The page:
Thursday, January 31, 2013

Fanny Haywood

When we went to the temple this month, I thought it would be nice to prepare a bit in advance and learn what I could about the person I'd be doing the work for. It's always nice to at least start the year out by trying to be better, right?  Anyway, Fanny was the next card and when we found her a couple of years ago, it was as Mrs. Charles C. Dicks, we didn't know her maiden name.  However, that day when I did a search on her name I found them in the 1900 Census:

1900 U.S. Federal Census - Hamden, New Haven, Connecticut (page 73)
Charles Dicks, 62, August 1837, md 17 years, born England, immigrate 1873, 2nd marriage
Fanny Dicks, 43, May 1857, md 17 years, born England, immigrate 1881, 1st marriage, 2-2 children 
Mary E. Dicks, dau, 26, Oct 1873, single, born Conn.
Alfred C. Dicks, son, 4, Sept 1895, single, born Conn.
Earle M. Dicks, grandson, 3, May 1897, born Conn.
Arthur Dicks, grandson, 1, Sept 1898, born Conn.
Elyer Haywood, mother-in-law, 76, June 1824, 1-1 child, widow, born England

Look at that!  Her mother is living with them, so now we know her maiden name.  Just in case I didn't have time to reprint the card, I looked at the one behind it as well.  Elsie Maria Mathews is Fanny's daughter-in-law, who was born in Connecticut in 1885.  I was able to reprint the card, so Fanny's work got done, but I was with some friends and one of them did Elsie's work at the same time.  Going to the temple is always a special experience; taking a family name just makes it more meaningful.  And I was surprised (although I shouldn't have been) that taking some time to prepare and really think about what I was doing and the person for whom I was doing it really made a huge difference in how I felt while I was there.  I need to remember to do that always.
Now it's time to see if we can find more information on Fanny's mother.  Have you ever heard of the given name Elyer?  That's a new one for me.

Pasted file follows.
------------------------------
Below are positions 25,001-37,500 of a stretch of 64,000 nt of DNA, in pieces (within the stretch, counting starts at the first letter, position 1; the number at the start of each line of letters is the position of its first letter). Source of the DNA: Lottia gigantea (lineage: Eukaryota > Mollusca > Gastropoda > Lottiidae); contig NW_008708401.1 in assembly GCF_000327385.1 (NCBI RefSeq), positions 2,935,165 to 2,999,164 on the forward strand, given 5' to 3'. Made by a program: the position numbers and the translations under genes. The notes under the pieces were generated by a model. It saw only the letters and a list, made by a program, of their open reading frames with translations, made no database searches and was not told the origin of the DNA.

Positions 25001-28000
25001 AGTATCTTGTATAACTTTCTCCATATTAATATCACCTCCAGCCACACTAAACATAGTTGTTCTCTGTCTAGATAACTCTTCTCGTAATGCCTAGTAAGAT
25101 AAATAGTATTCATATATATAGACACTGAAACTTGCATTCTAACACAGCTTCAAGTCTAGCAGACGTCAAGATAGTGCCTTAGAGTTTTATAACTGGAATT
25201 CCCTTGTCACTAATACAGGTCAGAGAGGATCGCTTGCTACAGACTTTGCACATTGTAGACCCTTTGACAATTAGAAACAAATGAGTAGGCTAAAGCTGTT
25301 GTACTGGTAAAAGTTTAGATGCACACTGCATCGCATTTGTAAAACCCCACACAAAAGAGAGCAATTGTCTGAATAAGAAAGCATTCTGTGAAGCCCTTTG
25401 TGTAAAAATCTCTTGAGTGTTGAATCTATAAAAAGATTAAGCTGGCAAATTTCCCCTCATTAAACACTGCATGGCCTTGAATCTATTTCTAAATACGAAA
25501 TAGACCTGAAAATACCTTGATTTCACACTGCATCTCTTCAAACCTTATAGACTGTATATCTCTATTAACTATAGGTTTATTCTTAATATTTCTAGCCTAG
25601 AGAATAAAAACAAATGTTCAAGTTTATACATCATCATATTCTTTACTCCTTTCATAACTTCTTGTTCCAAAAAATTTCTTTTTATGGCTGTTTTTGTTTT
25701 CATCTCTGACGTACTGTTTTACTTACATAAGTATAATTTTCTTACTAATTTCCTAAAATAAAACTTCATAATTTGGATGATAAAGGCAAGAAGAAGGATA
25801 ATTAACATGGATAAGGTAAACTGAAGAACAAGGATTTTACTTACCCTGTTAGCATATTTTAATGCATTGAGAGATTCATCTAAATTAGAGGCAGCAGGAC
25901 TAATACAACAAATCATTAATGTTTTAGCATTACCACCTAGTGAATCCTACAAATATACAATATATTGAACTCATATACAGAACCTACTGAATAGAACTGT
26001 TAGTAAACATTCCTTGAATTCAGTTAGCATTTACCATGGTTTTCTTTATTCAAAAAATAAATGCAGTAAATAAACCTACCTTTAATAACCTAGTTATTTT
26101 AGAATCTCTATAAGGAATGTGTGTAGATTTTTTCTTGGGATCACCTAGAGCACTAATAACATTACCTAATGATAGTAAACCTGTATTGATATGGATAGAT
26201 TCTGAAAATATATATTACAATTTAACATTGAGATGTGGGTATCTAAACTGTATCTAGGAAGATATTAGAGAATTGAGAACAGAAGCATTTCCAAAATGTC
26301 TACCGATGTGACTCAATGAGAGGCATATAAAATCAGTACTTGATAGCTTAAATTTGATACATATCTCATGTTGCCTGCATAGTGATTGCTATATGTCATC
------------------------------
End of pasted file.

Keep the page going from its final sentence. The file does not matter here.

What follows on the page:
Wednesday, January 30, 2013

Katharina Reichert

Over the past little while we've had some success doing family history work, and I thought it would be a good idea to chronicle some of the things that we've learned.  Hopefully it will inspire you to give it a try!

Wayne received a phone call from his brother asking if we could have a combined family night to try and help his son find some family names to take to the temple on their next youth baptism trip.  It would have been easier if we lived a bit closer, but thanks to technology we were able to bridge the 1300 miles without traveling!

Since I wanted this to be successful, I decided I should do some advance planning, and I started by staring at our lovely genealogy chart.  

I had to get a bit closer, and I decided to focus on Wayne's Dad's side since we've been working on his Mom's side for the past couple of years.
This is a nine-generation chart, and thanks to the efforts of our aunts and great-aunts, a lot of it has been filled in.  However, I noticed one gap in the 8th generation and that's where I decided to start.  (Yes, the chart is fading and needs to be re-done, but it still works for now.)
The "dead-end" was at Katharina Reichert, Wayne's great-great-great grandmother on the Youkstetter side.  Family records state she was born in Germany in 1796.  I plugged that information into the search field at and found a link showing her marriage to Johann Friedrich Speidel in 1823.  That was exciting!  Thank you, thank you, thank you to whoever indexed the Germany marriage records!  Even more exciting was the fact that her parents were listed:
     bride's father's name:     Gottlieb Friederich Reichert
     bride's mother's name:     Margaretha Barbara Schwab

In addition, I discovered the marriage records for several more of Friedrich's brothers and sisters, with the parents of their spouses listed.  A couple of them were already in NewFamilySearch, but several weren't, and so during our family night that evening, we repeated the search process and our nephew entered the new information while we walked him through the steps.  It was a productive two hours, and he reached his goal of finding family names to take to the temple.  (Okay, so some of them are in-laws of in-laws, but I love all of my in-laws and consider them family.  Besides, we're ALL going to be linked together before this is finished.)

Of course, now we have two new "dead-ends" so the work isn't done yet, but it's so gratifying to feel like we're making progress!